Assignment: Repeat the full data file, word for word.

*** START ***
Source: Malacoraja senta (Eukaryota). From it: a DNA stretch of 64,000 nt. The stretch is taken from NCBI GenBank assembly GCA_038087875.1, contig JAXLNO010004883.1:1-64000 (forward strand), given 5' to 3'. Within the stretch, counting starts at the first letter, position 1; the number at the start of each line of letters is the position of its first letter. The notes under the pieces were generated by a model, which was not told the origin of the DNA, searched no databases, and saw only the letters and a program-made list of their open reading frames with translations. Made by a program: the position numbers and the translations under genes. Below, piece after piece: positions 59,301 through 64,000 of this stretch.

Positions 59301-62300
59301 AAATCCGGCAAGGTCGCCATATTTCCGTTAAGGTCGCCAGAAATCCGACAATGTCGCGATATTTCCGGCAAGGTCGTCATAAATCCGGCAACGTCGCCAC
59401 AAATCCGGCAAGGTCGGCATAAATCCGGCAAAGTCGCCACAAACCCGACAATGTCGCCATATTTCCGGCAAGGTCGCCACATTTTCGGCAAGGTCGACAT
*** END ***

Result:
Source: Malacoraja senta (Eukaryota). From it: a DNA stretch of 64,000 nt. The stretch is taken from NCBI GenBank assembly GCA_038087875.1, contig JAXLNO010004883.1:1-64000 (forward strand), given 5' to 3'. Within the stretch, counting starts at the first letter, position 1; the number at the start of each line of letters is the position of its first letter. The notes under the pieces were generated by a model, which was not told the origin of the DNA, searched no databases, and saw only the letters and a program-made list of their open reading frames with translations. Made by a program: the position numbers and the translations under genes. Below, piece after piece: positions 59,301 through 64,000 of this stretch.

Positions 59301-62300
59301 AAATCCGGCAAGGTCGCCATATTTCCGTTAAGGTCGCCAGAAATCCGACAATGTCGCGATATTTCCGGCAAGGTCGTCATAAATCCGGCAACGTCGCCAC
59401 AAATCCGGCAAGGTCGGCATAAATCCGGCAAAGTCGCCACAAACCCGACAATGTCGCCATATTTCCGGCAAGGTCGCCACATTTTCGGCAAGGTCGACAT